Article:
The forbidden secrets of clickable headlines

There’s no arguing that headlines are important. In fact, at MozCon this year, Nathalie Nahai suggested an 80:20 ratio of energy spent on headline to copy. That might be taking things a bit far, but a bad (or even just boring) headline will tank your traffic. Here is some expert advice on writing headlines that convert: 

  • Nahai advises that you take advantage of psychological trigger words like, “weird,” “free,” “incredible,” and “secret” to create a sense of urgency in the reader. Can you possibly wait to read “Secret Ways Butter can Save Your Life”?
  • Use question headlines like “Can You Increase Your Sales by 45% in Only 5 Minutes a Day?” that get a reader asking themselves, “I dunno, can I?” and clicking to read more.
  • Key into the curiosity gap with a headline like “What Mother Should Have Told You about Banking. (And How Not Knowing is Costing You Friends.)” Ridiculous claim? Maybe, but this kind of headline gets a reader hooked on narrative and they have to click through to see how the story comes together.
  • And if you’re looking for a formula for the best headlines ever, Nahai proposes the following:
    Number/Trigger word + Adjective + Keyword + Promise = Killer Headline.

Many readers still (consciously or not) consider headlines a promise. So remember, as you fill the headline with hyperbole and only write eleven of the twelve tips you set out to write, there is a reader on the other end hoping butter really is good for them.

The headline danger zone

This is where headline science can get ugly. Because a lot of “perfect” titles simply do not have the quality or depth of content to back them.

Those types of headlines remind me of the Greek myth of Tantalus. For sharing the secrets of the gods with the common folk, Tantalus was condemned to spend eternity surrounded by food and drink that were forever out of his reach. Now, content is hardly the secrets of the gods, but are we tantalizing our customers with teasing headlines that will never satisfy?

buzzfeed headlines

For me, reading headlines on
BuzzFeed and Upworthy and their ilk is like talking to the guy at the party with all those super wild anecdotes. He’s entertaining, but I don’t believe a word he says, soon wish he would shut up, and can’t remember his name five seconds later. Maybe I don’t believe in clickability as much as I thought…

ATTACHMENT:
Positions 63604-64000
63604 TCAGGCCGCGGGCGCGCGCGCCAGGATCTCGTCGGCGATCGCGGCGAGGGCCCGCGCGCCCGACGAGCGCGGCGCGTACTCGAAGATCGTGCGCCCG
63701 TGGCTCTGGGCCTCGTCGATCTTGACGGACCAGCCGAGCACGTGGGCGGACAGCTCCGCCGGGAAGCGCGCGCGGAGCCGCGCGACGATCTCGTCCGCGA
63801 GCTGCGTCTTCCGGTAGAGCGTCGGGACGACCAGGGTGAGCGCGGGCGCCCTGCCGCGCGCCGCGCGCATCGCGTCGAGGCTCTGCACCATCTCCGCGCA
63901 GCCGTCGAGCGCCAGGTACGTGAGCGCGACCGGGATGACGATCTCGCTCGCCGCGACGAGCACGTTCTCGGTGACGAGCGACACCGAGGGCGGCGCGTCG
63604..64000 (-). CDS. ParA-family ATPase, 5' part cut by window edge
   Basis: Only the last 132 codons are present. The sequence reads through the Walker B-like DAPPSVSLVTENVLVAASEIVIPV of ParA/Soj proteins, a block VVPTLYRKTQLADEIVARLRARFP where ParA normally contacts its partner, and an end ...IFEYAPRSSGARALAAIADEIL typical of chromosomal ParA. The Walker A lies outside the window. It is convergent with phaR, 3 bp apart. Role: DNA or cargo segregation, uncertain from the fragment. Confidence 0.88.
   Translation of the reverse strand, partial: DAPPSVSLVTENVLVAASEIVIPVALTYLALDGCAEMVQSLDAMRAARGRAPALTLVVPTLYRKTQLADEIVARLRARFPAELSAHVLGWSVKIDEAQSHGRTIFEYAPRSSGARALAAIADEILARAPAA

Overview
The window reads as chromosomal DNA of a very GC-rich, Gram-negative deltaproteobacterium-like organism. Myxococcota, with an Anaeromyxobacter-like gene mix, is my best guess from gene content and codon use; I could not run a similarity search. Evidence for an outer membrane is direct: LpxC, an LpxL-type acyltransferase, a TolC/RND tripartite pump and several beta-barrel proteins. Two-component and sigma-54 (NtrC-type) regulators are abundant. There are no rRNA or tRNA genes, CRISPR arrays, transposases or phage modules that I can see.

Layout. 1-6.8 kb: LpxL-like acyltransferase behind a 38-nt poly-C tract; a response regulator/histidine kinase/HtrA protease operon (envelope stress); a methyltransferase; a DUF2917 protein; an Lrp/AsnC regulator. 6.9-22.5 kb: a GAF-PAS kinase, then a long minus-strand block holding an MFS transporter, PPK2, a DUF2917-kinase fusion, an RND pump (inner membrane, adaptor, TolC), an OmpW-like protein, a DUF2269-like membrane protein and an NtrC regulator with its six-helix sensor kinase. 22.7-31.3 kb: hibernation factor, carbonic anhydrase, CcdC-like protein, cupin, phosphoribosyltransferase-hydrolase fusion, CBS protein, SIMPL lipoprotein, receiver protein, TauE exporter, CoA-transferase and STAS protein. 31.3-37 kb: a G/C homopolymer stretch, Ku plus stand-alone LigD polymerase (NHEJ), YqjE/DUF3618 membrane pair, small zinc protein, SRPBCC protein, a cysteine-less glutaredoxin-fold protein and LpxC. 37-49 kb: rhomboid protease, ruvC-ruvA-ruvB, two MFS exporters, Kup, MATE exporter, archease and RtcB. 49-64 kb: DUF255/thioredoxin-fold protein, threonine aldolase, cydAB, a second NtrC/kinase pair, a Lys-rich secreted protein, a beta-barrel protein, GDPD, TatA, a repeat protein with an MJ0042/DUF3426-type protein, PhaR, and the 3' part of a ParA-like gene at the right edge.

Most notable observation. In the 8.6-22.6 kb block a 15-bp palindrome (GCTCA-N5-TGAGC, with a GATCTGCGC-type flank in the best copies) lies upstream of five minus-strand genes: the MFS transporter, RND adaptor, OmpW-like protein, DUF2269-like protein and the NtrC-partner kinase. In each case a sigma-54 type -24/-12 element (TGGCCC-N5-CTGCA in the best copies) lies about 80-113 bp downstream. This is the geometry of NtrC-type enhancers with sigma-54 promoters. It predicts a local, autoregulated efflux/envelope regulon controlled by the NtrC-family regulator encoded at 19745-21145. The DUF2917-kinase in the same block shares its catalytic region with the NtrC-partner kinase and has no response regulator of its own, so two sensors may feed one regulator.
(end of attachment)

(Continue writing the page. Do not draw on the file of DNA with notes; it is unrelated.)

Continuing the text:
So I turn to credible news sources for credible headlines.

washington post headlines

I’m having trouble deciding at this point if I’m more bothered by the headline at
The Washington Post, the fact that they’re covering that topic at all, or that they didn’t really go for true clickbait with something like “You Won’t Believe the Bizarre Reasons Girls Scream at Boy Band Concerts.” But one (or all) of those things makes me very sad. 

Are we developing an immunity to clickbait headlines?

Even
Upworthy is shifting their headline creation tactics a little. But that doesn’t mean they are switching from clickbait, it just means they’ve seen their audience get tired of the same old tactics. So they’re looking for new and better tactics to keep you engaged and clicking.

The importance of traffic

I think many of us would sell a little of our soul if it would increase our traffic, and of course those clickbaity curiosity gap headlines are designed to do that (and are mostly working, for now).

But we also want good traffic. The kind of people who are going to engage with our brand and build relationships with us over the long haul, right? Back to what we were discussing in the intro, we want the kind of traffic that’s likely to convert. Don’t we?

As much as I advocate for clickable headlines, the riskier the headline I write, the more closely I compare overall traffic (especially returning visitors) to click-throughs, time on page, and bounce rate to see if I’ve pushed it too far and am alienating our most loyal fans. Because new visitors are awesome, but loyal customers are priceless.

Headline science at Moz

At Moz, we’re trying to find the delicate balance between attracting all the customers and attracting the right customers. In my first week here when Trevor and Cyrus were polling readers on what headline they’d prefer to read, I advocated for a more clickable version. See if you can pick out which is mine…

headline poll

Yep, you guessed it. I suggested “Your Google Algorithm Cheat Sheet: Panda, Penguin, and Hummingbird” because it contained a trigger word and a keyword, plus it was punchy. I actually liked “A Layman’s Explanation of the Panda Algorithm, the Penguin Algorithm, and Hummingbird,” but I was pretty sure no one would click on it.

Last time I checked, that has more traffic than any other post for the month of June. I won’t say that’s all because of the headline—it’s a really strong and useful post—but I think the headline helped a lot.